What Was the Mariel Boatlift From Cuba? History and Impact

A Large-Scale Exodus From Socialist Cuba

A fishing boat loaded with Cuban refugees heads towards Key West.

 Bettmann/Getty Images

The Mariel boatlift was a mass exodus of Cubans fleeing socialist Cuba for the United States. It took place between April and October 1980 and ultimately included 125,000 Cuban exiles. The exodus was a result of Fidel Castro's decision, following protests by 10,000 asylum seekers, to open the Mariel Harbor to allow any Cubans who wanted to leave to do so.

The boatlift had wide-ranging repercussions. Before then, Cuban exiles had mainly been white and middle- or upper-class. The Marielitos (as Mariel exiles were referred to) represented a much more diverse group both racially and economically, and included many gay Cubans who had experienced repression in Cuba. However, Castro also took advantage of the "open arms" policy of the Carter administration to forcefully deport thousands of convicted criminals and mentally ill people.

Fast Facts: The Mariel Boatlift

  • Short Description: A mass exodus by boat of 125,000 exiles from Cuba to the U.S.
  • Key Players/Participants: Fidel Castro, Jimmy Carter
  • Event Start Date: April 1980
  • Event End Date: October 1980
  • Location: Mariel, Cuba

Cuba in the 1970s

During the 1970s, Fidel Castro set about institutionalizing the initiatives of the socialist revolution during the previous decade, including nationalization of industries and the creation of universal and free healthcare and education systems. However, the economy was in shambles and worker morale was low. Castro critiqued the centralization of the government and aimed to promote more political participation by the population. In 1976, a new constitution created a system called poder popular (people's power), a mechanism for the direct election of municipal assemblies. Municipal assemblies would elect the provincial assemblies, who chose the deputies who made up the National Assembly, which holds legislative power.

In order to address the stagnant economy, material incentives were introduced and wages were linked to productivity, with workers needing to fill a quota. Workers who exceeded the quota were rewarded with a wage increase and given preferential access to large appliances in high demand, like televisions, washing machines, refrigerators, and even cars. The government addressed absenteeism and underemployment by introducing an anti-loafing law in 1971.

All of these changes resulted in economic growth at an annual rate of 5.7% during the 1970s. Of course, Cuban trade—both exports and imports—was heavily targeted toward the Soviet Union and eastern bloc countries, and thousands of Soviet advisors traveled to Cuba to provide technical assistance and material support in construction, mining, transportation, and other industries.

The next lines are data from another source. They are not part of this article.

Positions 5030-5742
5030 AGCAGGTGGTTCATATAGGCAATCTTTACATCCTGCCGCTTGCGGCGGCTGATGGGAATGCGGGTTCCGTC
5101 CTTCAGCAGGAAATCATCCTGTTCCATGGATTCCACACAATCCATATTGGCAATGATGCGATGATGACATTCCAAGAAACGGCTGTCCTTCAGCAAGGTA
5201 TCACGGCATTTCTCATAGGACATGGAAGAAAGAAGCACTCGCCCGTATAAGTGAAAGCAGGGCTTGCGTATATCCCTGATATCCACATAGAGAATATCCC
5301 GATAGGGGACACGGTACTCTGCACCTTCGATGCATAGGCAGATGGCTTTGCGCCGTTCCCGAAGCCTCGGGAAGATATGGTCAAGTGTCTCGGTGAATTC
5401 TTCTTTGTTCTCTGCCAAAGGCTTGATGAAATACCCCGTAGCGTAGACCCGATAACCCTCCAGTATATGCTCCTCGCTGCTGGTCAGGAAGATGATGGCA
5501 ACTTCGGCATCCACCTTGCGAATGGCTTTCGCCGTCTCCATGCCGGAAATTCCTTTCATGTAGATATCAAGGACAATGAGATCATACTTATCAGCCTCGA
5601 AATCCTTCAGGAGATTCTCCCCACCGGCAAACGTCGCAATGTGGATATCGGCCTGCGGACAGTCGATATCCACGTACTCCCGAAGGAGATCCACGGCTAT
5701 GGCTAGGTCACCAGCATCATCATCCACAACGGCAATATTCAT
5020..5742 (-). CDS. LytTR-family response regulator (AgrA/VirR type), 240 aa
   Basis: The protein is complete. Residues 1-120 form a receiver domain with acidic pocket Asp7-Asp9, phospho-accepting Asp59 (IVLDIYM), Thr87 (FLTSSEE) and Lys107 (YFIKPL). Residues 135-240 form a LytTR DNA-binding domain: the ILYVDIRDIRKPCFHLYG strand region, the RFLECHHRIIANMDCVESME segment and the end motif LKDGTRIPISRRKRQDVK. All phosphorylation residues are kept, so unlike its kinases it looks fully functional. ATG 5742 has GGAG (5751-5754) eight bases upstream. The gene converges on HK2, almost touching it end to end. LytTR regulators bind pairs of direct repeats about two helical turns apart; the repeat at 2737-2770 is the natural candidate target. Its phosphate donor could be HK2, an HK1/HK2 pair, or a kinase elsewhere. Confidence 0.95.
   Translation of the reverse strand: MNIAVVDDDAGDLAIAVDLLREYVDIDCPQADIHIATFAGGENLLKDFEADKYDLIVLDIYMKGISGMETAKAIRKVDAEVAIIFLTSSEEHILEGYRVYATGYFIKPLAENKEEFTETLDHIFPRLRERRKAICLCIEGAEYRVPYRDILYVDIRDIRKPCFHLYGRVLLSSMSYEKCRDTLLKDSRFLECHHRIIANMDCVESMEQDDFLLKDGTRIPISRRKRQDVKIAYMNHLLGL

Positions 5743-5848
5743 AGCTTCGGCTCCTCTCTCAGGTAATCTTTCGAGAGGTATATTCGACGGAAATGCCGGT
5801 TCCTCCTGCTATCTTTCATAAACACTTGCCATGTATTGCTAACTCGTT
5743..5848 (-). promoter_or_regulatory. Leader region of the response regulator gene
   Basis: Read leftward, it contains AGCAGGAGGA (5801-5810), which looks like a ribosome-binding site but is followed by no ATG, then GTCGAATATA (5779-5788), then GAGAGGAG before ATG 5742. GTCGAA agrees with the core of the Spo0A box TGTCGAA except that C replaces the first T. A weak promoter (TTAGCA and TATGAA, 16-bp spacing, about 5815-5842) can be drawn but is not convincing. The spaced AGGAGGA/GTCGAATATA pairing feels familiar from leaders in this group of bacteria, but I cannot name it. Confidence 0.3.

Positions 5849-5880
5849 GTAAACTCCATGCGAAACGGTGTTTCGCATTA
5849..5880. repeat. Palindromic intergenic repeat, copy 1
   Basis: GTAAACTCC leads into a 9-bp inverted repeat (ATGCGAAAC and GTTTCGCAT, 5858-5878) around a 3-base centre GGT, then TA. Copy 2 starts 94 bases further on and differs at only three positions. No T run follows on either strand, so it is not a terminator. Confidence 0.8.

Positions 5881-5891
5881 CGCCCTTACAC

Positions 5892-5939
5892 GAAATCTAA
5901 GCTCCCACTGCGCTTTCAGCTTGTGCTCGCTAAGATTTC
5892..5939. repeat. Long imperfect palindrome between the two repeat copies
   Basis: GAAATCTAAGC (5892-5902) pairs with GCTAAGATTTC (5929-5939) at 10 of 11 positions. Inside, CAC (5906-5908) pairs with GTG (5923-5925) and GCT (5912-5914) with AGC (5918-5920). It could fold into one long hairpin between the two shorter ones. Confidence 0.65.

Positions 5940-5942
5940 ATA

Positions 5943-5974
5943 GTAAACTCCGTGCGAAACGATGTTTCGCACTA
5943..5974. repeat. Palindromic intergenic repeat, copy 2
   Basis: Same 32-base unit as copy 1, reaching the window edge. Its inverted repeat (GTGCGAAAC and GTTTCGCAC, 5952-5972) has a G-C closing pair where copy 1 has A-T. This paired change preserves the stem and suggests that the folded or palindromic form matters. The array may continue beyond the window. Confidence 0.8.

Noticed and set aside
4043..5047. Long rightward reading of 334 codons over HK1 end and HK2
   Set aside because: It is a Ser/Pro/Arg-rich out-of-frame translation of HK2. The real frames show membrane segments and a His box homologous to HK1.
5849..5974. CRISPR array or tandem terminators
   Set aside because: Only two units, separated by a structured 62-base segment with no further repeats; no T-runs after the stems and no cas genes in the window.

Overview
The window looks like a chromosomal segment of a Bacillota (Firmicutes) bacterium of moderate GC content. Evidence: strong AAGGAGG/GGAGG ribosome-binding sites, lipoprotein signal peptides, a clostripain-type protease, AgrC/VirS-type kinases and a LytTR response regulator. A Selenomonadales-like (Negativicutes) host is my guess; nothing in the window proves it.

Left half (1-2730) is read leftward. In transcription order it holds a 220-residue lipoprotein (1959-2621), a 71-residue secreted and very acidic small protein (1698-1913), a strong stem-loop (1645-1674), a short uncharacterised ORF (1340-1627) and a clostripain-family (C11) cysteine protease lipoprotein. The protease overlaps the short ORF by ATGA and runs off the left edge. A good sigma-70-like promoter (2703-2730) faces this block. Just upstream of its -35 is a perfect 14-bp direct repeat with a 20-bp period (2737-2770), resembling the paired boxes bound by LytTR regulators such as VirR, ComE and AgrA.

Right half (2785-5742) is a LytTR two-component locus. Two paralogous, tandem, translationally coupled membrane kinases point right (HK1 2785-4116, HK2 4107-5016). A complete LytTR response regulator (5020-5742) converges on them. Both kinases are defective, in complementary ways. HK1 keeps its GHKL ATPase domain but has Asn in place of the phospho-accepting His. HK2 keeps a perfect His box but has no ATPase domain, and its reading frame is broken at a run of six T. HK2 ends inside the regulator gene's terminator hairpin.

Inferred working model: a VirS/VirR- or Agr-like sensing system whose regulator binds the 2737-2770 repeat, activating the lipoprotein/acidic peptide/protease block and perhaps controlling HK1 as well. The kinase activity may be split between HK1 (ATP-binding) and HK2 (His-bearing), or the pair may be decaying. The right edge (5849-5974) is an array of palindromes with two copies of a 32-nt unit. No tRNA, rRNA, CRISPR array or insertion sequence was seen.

Construction workers use antiquates methods in Havana, Cuba. Circa 1976.  Pictorial Parade / Getty Images

During the later 1970s, the Cuban economy stagnated again and there were food shortages, putting pressure on the government. Moreover, housing shortages had been a major problem since the Revolution, particularly in rural areas. The redistribution of homes that had been abandoned by exiles fleeing Cuba had ameliorated the housing crisis in urban areas (where most of the exiles lived), but not in the interior. Castro prioritized housing construction in rural areas but there were limited funds, many architects and engineers had fled the island, and the U.S. trade embargo made it more difficult to obtain materials.

Although major housing projects were completed in Havana and Santiago (the island's second largest city), the construction couldn't keep pace with the population increase and there was overcrowding in cities. Young couples, for example, couldn't move to their own place and most homes were inter-generational, which led to familial tensions.

Relations With the U.S. Before Mariel

Up until 1973, Cubans had been free to leave the island—and around one million had fled by the time of the Mariel boatlift. However, at that point the Castro regime shut the doors in an attempt to halt the massive brain drain of professionals and skilled workers.

The Carter presidency ushered in a short-lived detente between the U.S. and Cuba in the late 1970s, with Interest Sections (in lieu of embassies) established in Havana and Washington in 1977. High on the U.S.'s list of priorities was the release of Cuban political prisoners. In August 1979, the Cuban government freed over 2,000 political dissidents, allowing them to leave the island. In addition, the regime began allowing Cuban exiles to return to the island to visit relatives. They brought money and appliances with them, and Cubans on the island began to get a taste of the possibilities of living in a capitalist country. This, in addition to discontent regarding the economy and housing and food shortages, contributed to the unrest leading to the Mariel boatlift.

Protest outside Peruvian Embassy on April 19, 1980
A huge demonstration, counting nearly one million persons, parades in Havana on April 19, 1980, off the Peru Embassy, in protest against the Cuban refugees inside the Embassy. AFP / Getty Images 

Peruvian Embassy Incident

Beginning in 1979, Cuban dissidents began to assault international embassies in Havana to demand asylum and hijack Cuban boats to escape to the U.S. The first such attack was on May 14, 1979, when 12 Cubans crashed a bus into the Venezuelan Embassy. Several similar actions were taken over the next year. Castro insisted that the U.S. help Cuba prosecute the boat hijackers, but the U.S. ignored the request.